St. Lawrence County’s old jail could become juvenile detention center as state preps for ‘Raise the Age’
Saturday, December 16, 2017 - 8:30 am


CANTON -- With the state’s “raise the age” laws set to kick in, St. Lawrence County is hoping to be the home of a juvenile detention center.

County Legislator Joseph Lightfoot said representatives from the state are coming to tour the county’s old jail Dec. 21 to assess if it could be remodeled and rehabilitated into a juvenile detention center.

“They’ll be up here taking a look at the former jail, or a portion of it to see how it would fit their needs,” Legislator Joseph Lightfoot said.

Lightfoot said there are currently no juvenile detention centers located north of Interstate Highway 90, but in coming months the state is rolling out new laws that will require 16-year-olds to be housed in such centers rather than in traditional jails.

“The governor has given them until October to get this thing up and running no excuses, but right now we aren’t sure where we can put them,” he said. “There hasn’t been a plan laid out.”

Lightfoot said currently minors from the North Country are shipped to Erie, Nassau or Broome counties, but at a recent “Raise the Age” meeting, representatives from those counties expressed concerns that they would not have room to meet the needs of the new laws.

Lightfoot said local youths in those centers outside the area could get displaced in favor of youths from those particular counties, forcing the county to pick them up and find an alternate location. But as it stands, an alternate location doesn’t exist.

County Attorney Stephen Button said the county is expecting an influx of teens who will need to be housed in juvenile facilities. He said his office handled 38 cases in 2016, but expects that number to rise to 112.

“It puts us in a bind. We reached out to surrounding counties and there is some agreement that something needs to be done, but right now everyone’s kind of waiting to see what’s going to happen,” Lightfoot said. “As it stands we’ve got a building and need a center up here. The state is looking for a place to put one. We just need to find out if our their needs align with what we have to offer,” he said.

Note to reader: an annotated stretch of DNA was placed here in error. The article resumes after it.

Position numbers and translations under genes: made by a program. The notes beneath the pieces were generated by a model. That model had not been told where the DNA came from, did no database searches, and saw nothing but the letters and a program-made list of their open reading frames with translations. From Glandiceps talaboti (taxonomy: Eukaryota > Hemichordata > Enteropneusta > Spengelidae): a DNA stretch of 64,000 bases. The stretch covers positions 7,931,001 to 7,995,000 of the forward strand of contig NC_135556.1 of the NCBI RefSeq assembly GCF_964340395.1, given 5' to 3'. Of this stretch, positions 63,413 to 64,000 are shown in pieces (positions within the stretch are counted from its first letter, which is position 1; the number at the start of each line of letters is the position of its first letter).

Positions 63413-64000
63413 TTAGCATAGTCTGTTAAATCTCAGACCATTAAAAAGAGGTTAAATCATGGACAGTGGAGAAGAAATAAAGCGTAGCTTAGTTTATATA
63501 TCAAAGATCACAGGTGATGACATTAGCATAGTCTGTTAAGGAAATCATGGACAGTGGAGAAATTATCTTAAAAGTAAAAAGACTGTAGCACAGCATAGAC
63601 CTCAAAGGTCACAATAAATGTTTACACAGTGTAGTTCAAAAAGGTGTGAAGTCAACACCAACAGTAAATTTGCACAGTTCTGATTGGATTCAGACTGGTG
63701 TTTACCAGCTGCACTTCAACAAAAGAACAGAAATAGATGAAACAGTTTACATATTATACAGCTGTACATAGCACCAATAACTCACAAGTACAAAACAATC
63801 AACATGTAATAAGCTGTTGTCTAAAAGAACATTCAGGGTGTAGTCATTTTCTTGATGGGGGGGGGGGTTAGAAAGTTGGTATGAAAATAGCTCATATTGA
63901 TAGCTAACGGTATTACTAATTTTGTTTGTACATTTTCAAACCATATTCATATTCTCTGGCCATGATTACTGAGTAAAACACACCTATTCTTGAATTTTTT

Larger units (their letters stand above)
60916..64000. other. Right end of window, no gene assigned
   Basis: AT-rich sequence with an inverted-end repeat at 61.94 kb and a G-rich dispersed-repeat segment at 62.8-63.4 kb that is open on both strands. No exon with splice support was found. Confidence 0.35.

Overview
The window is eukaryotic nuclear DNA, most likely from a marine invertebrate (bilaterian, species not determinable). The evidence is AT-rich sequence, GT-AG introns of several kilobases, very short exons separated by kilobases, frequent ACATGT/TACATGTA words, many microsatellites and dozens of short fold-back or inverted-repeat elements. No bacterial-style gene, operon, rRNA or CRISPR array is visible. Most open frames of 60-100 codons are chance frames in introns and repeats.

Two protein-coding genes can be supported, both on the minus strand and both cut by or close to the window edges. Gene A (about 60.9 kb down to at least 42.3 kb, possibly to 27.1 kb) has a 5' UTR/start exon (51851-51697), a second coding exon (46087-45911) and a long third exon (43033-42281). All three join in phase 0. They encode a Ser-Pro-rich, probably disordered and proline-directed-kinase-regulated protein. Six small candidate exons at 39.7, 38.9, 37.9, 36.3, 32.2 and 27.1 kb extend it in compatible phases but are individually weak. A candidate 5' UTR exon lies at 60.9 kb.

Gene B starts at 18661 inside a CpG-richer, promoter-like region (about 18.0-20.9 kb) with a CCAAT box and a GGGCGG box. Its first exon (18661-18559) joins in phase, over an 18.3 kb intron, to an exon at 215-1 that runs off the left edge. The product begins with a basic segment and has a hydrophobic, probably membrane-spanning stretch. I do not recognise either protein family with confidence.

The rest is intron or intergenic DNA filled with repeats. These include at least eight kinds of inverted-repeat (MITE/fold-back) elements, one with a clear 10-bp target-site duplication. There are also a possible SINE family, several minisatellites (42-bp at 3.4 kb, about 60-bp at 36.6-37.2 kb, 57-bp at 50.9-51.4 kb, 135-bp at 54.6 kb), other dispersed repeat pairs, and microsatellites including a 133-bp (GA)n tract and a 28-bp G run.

Button says there is an indication that the state could help offset costs associated with construction and rehabilitation of the project, but things remain up in the air at this time.

A juvenile detention center in St. Lawrence County would service six counties throughout the North Country reducing travel expenses for neighboring counties and possibly providing a revenue stream and a significant number of jobs locally.

Button said the conversations are in early stages but he thinks the county’s old jail will be a good fit.

He said a variety of state officials from corrections, to family services will attend the walk-through, along with an engineer. Locally, all St. Lawrence County legislators plan to attend as well. Button recently spoke in Albany on issues related to the “Raise The Age” laws, which will soon take effect.

New York was previously one of only two states in the nation that automatically processed all 16- and 17-year-olds as adults in the criminal justice system, no matter their offense.

The new measures will be phased in over time, raising the age of juvenile delinquency from age 16- to 17-years-old beginning on Oct. 1, 2018, and subsequently raising the age of criminal responsibility to 18-years-old on Oct. 1, 2019, according to Cuomo’s office.

Those who have been crime free for 10 years after serving a sentence will be able to apply for the sealing of previous criminal convictions.

Young people will also no longer be permitted to be housed in adult facilities or jails.

Under current law a juvenile delinquent is identified as someone between the ages of 17 and 16 years of age who has committed an act that would constitute a crime, or a violation, where such violation allegedly occurred in the same transaction for occurrence as the alleged criminal act, if committed by and adult.

Beginning Oct. 1, 2018, that will be expanded to include 17-year-olds. In Oct. 1, 2019, 18-year-olds will be considered juvenile delinquents.